Report: Northampton mayor, elected officials deserve big pay bump
|Published: 06-02-2023 3:52 PM
NORTHAMPTON — The next mayor, City Council and two school committees could be in line for significant pay increases starting in January should councilors go along with the recommendations in a recent report by an independent advisory board.
The Elected Officials Compensation Advisory Board, in a report presented to the council on May 18, calls for the mayor to be paid $130,000 a year, up from the current salary of $92,500.
In what would be the first salary increase for the city’s chief executive officer in eight years, the advisory board noted that Mayor Gina-Louise Sciarra is currently the 98th highest-paid city employee. In 2014, the last time the board conducted a review of salaries of elected officials, the mayor’s salary ranked 64th. Boosting the salary by $37,500 per year would make the mayor the 16th highest paid public employee in the city.
In making its recommendation, the board examined the requirements of the full-time position, the number of boards and committees on which the mayor must serve, a work week of between 60 and 80 hours, and the 24/7 nature of the job that includes not only official and ceremonial duties but also regional and state meetings and functions as well as increased “availability and expectations ... exacerbated via social media.”
The advisory board also examined the pay of part-time elected officials, determining that offering higher and more competitive salaries would help to attract qualified candidates and encourage contested elections, as well as increase the diversity of elected officials.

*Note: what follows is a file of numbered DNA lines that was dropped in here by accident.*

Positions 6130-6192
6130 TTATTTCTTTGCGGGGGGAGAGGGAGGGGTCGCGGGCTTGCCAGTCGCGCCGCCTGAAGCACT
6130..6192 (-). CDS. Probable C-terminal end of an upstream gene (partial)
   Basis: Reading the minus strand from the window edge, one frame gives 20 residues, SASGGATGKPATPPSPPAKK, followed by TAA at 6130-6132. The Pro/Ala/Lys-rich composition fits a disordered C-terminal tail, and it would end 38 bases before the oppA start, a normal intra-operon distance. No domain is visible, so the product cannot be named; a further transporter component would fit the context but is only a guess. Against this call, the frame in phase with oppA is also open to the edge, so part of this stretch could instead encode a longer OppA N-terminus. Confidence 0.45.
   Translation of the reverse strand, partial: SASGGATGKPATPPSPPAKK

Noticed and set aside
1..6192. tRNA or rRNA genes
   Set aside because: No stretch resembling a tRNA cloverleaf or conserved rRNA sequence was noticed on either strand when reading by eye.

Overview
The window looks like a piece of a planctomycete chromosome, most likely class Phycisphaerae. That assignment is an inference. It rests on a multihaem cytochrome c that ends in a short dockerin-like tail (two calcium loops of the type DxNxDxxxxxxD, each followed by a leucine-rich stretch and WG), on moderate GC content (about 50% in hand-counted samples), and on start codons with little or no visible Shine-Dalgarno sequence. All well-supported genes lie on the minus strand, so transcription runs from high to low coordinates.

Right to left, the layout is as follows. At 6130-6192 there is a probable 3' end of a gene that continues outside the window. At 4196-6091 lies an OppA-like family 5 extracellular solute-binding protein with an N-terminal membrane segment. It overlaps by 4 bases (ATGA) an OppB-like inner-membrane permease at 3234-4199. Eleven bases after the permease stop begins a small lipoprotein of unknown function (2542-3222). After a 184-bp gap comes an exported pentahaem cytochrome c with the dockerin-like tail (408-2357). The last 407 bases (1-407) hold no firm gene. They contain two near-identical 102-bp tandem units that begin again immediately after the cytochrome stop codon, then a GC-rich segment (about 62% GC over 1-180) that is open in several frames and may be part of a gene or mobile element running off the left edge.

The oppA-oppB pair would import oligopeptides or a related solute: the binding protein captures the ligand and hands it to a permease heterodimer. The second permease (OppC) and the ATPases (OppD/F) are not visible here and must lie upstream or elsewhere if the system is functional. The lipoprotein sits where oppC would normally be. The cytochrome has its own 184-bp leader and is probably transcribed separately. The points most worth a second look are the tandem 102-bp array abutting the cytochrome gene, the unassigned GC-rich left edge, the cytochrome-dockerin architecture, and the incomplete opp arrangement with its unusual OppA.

“The board operated under the assumption that encouraging a fair elected representation of the City’s diversity — especially underserved communities that traditionally have not been well-represented and historically have been denied equity ... is most beneficial to the City as a whole,” the report states.
Additionally, current elected officials contacted as part of the report said that while their work is fulfilling, most believe the compensation is not adequate and that it may be a deterrent to residents running for elected positions.
The advisory board members was composed of John Bidwell as chair, Tara Brewster, Felicia Corbeil, Deb Henson, Sam Hopper, Javier Luengo Garrido and Peter Whalen.
Whalen voted against the recommendations in all categories.
“I feel that they were too large in a time when the city’s budget is strained,” Whalen wrote in a May 10 memo that’s included in the report. “In addition, while I understand and do not disagree with the methodology employed by the group as they attempted to fairly compensate our officials, the recommended levels would put us far outside of what similar positions in the benchmarked cities/towns that are close to our city’s demographics earn.”
At its meeting last Thursday, the council referred the matter to its legislative matters committee, which will hold a meeting on June 12 at 5 p.m. The meeting will be in person at City Council chambers and hybrid.
“It’s going to be a hopping meeting,” Council President James Nash said.